In the patois of the wires "pot" means "hot," "foot" is rendered "fool," "U. S. Navy" is "us nasty," "home" is changed to "hog," and so on. If, for example, while receiving a telegram, a user of the patois should miss a word and say to you "6naz fimme q," the expert would know that he meant "Please fill me in." But there is no difficulty about the interpretation of the patois provided the receiver be experienced and always on the alert. When, however, the mind wanders in receiving, there is always danger that the hand will record exactly what the ear dictates. On one occasion, at Christmas time, a hilarious citizen of Rome, New York, telegraphed a friend at a distance a message which reached its destination reading, "Cog hog to rog and wemm pave a bumy tig." It looked to the man addressed like Choctaw, and of course was not understood. Upon being repeated, it read, "Come home to Rome, and we'll have a bully time." Another case of confusion wrought by hog-Morse was that of the Richmond, Virginia, commission firm, who were requested by wire to quote the price on a carload of "undressed slaves." The member of the firm who receipted for the telegram being something of a wag, wired back: "No trade in naked chattel since Emancipation Proclamation." The original message had been transmitted by senders of hog-Morse, called technically "hams," and the receivers had absent-mindedly recorded the words as they had really sounded. What the inquirer wanted, of course, was a quotation on a carload of staves in the rough.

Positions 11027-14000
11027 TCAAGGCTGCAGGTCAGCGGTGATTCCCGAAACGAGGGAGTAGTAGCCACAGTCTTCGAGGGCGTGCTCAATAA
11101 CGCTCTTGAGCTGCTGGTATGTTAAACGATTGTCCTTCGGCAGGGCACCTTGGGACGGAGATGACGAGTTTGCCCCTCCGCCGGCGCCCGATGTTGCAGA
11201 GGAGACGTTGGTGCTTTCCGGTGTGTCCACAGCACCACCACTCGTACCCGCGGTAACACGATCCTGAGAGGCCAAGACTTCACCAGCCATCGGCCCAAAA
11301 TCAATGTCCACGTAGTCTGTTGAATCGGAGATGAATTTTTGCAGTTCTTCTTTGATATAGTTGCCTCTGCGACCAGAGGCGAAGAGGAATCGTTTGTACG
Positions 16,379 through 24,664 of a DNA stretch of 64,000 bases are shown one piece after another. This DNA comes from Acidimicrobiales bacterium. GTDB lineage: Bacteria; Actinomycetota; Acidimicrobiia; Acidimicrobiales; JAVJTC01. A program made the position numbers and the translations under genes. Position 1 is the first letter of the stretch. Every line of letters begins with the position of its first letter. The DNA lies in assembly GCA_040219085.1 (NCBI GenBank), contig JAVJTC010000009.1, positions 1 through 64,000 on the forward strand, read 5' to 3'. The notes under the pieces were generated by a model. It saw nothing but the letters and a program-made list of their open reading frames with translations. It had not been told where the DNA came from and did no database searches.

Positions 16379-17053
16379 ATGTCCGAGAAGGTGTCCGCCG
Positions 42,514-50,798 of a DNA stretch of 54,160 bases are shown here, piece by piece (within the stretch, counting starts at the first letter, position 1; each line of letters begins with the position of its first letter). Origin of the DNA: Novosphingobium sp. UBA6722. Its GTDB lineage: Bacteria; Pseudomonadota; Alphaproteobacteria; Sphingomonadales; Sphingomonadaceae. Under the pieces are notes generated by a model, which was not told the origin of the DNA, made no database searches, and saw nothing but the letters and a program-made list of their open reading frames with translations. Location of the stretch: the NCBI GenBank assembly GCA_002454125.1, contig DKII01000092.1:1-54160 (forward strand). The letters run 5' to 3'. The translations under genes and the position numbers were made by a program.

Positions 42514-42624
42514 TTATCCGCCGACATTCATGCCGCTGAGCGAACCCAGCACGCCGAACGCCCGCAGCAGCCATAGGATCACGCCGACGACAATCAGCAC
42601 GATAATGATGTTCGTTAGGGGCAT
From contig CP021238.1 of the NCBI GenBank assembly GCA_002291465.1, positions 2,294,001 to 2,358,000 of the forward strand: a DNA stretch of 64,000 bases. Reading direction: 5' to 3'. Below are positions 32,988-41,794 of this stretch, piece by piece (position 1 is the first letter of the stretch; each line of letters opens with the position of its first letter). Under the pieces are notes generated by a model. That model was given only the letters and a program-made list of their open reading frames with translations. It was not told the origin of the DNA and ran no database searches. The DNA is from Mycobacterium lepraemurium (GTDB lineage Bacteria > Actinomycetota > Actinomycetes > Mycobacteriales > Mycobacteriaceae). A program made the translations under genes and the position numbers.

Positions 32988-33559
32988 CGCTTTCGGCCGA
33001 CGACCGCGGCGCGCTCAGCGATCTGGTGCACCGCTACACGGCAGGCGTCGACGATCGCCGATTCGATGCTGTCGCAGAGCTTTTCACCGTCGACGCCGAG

Hog-Morse reminds me of the SMS typos which occur when T9 slips up or someone fat-fingers the wrong button on the phone. I can't recall how many times I've texted my wife "good soon", by which I meant that I'll be "home" shortly. It's also reminiscent of gamer typo slang, like pwned, teh, and su[.
For more on the telegraph, particularly as it relates to contemporary communication technology, I highly recommend The Victorian Internet by Tom Standage. Also related: send Morse code via SMS with your mobile phone and a 23-yo woman from Singapore holds the world record for speed texting a 26 word message in 43 seconds.
Update: The texting record was broken in July; a Utah teen texted the message in 42.22 seconds. And in an Australian speed contest, a telegraph operator beat texting teens. (thx eugene and alex)